"In A Transitional Period"
An update on Home Depot (HD) and Floor & Decor (FND)
From “A Unique Environment” (February 2023):
“Home Depot’s (HD’s) business experienced significant tailwinds over the past three years; the lingering question is whether those gains will prove to be sustainable. The Q4 results and the 2023 guidance show that this question remains unanswered. With a significant decline in existing U.S. home sales (“NAR’s measure of housing affordability fell to its lowest level since 1985”), along with a potential lag from the home improvements / remodels completed from 2020 – 2022, it seems reasonable to assume that a more difficult year or two lies ahead. The FY23 guidance accounts for that reality, but I do wonder if the assumptions are still a bit optimistic…”
The first three months of the year are behind us, and those questions have grown louder. With Q1 comps down 4.5%, Home Depot management was forced to cut FY23 guidance: as opposed to a prior belief that comps would be “approximately flat”, they now expect a decline of 2% - 5%. As you can see, this would mark the first year of declining comps at HD since 2009.
On the call, HD management said the following (CFO Richard McPhail): “We expected 2023 to be a year of moderation in the home improvement market, driven by monetary policy actions to dampen overall consumer demand. In our view, we are in a transitional period in the consumer economy.”
Demand moderation is materializing in two key areas: major home remodels / renovations and large ticket discretionary purchases like grills, patio furniture, etc., which are clearly being impacted by the pull forward of purchases over the past three years (for a clear example of this, look at the revenue trends for Traeger from slide 11 of their Q1 FY23 report; as you’ll see, their grill revenues in Q1 FY23 were ~50% lower than in Q1 FY21). This comment from HD management sums it up well: “We've seen demand soften across parts of the business, including flooring, kitchen, and bath. Softer demand may reflect consumers moving from larger to smaller projects… A newer dynamic this quarter was a more cautious consumer, given broader macro concerns, including credit availability… Pros and consumers are taking on smaller, less discretionary projects.” (Note that Home Depot’s flooring comps have come in below the company average in each of the past five quarters.)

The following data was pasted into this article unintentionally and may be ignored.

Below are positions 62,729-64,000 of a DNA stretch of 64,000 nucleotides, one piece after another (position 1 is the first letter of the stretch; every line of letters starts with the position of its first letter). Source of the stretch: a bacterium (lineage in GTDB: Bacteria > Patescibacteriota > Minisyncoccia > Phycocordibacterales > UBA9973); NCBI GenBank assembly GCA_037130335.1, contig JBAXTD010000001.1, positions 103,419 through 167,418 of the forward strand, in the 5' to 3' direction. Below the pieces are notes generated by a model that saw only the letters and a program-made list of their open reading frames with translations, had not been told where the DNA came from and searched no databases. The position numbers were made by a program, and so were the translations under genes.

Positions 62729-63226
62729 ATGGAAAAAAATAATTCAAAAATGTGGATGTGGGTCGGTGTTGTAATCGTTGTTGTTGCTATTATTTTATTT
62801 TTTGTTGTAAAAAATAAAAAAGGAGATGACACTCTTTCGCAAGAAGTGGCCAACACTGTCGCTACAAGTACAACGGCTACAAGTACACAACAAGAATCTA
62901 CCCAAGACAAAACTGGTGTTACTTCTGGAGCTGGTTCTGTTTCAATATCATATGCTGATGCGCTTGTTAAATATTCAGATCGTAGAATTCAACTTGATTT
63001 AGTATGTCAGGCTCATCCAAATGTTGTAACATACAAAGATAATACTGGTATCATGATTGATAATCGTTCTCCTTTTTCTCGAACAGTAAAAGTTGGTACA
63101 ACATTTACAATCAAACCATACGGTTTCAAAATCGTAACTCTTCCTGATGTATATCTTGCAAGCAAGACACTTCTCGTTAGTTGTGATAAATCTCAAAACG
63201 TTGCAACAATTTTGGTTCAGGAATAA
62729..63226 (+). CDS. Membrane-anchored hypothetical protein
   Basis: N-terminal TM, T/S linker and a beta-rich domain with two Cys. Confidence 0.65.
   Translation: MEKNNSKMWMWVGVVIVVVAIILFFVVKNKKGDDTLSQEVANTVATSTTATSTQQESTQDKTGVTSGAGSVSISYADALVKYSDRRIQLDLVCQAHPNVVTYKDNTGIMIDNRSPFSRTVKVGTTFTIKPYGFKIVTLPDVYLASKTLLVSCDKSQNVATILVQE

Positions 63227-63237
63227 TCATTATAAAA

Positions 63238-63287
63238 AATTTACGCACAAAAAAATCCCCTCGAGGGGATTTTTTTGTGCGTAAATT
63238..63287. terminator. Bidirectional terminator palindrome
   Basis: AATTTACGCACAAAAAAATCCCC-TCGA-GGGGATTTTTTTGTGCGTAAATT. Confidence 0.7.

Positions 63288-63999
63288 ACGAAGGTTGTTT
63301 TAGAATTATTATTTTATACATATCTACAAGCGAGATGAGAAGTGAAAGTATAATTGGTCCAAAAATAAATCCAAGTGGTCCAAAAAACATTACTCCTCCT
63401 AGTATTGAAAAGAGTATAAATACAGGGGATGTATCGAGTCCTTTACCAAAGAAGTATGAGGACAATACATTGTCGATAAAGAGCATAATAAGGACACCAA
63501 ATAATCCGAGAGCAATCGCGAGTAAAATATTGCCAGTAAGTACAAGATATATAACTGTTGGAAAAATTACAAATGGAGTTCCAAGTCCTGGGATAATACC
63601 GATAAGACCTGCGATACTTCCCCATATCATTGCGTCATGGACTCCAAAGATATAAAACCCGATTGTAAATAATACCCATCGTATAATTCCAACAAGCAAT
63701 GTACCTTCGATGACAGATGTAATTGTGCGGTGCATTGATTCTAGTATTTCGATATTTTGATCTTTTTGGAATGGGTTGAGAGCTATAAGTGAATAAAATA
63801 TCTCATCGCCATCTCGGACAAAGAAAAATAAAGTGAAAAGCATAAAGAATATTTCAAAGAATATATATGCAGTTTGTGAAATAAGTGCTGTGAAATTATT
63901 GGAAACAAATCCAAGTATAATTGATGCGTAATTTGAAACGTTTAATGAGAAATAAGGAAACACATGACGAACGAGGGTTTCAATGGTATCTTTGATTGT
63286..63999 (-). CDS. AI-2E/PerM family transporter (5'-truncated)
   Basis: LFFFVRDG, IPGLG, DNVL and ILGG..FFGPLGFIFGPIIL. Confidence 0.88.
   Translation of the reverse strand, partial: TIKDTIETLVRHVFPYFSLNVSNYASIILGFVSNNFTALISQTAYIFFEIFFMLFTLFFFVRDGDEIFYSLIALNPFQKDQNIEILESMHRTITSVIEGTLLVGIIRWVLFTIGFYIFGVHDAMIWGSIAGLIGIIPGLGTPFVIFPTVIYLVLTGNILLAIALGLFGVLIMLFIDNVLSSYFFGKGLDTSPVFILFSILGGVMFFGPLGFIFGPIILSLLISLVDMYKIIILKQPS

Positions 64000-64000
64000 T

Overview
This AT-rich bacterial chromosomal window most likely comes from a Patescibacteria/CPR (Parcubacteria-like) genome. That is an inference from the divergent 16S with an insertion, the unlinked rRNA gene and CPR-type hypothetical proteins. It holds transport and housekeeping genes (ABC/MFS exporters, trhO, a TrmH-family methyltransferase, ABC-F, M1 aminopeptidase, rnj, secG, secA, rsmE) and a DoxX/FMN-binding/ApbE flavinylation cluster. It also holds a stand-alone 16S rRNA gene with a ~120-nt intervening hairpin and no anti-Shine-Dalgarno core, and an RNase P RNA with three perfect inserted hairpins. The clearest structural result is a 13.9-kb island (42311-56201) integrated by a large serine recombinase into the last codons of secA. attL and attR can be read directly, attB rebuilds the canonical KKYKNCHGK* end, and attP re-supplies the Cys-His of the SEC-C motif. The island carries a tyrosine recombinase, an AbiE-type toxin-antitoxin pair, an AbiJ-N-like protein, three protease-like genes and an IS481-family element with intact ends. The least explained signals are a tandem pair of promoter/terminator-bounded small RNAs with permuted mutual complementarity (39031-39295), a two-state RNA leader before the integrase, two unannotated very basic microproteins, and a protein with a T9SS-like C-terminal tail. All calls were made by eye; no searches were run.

This is most evident when looking at the large ticket ($1,000+) transaction comps, which declined by 7% YoY in Q1 - a significant change in trend from the results reported over the past 24 - 36 months. As a reminder, I estimate these transactions account for ~25% of Home Depot’s sales. (June 2021: “Large transactions, while they benefit from the purchase of a $2,000 or $3,000 refrigerator, are still very much driven by the project business… These are [project driven] tickets with 50, 60, or 70+ units in the basket.”)
Top-line pressures have a material impact on the bottom line (a natural outcome from sales deleverage, but also as a result of the incremental wage investments). For the year, management expects EPS to decline by roughly 10%, to ~$15.0 per share (from 2019 – 2023e, that’s a four-year EPS CAGR of +10%). Revisiting the discussion about the dividend from February, the payout ratio is likely to be at ~55% in 2023. As I said then, the 10% increase in the face of potential short-term headwinds struck me as a curious decision (and out of line with the idea of “wanting to increase our dividend every year as we grow earnings”). If nothing else, it’s becoming clear that the aggressive growth of the past decade, with the per share dividend up >5x from 2013 – 2023e, is behind us; future increases to the per share dividend should roughly mirror the pace of HD’s EPS growth (i..e, high-single digits).
Floor & Decor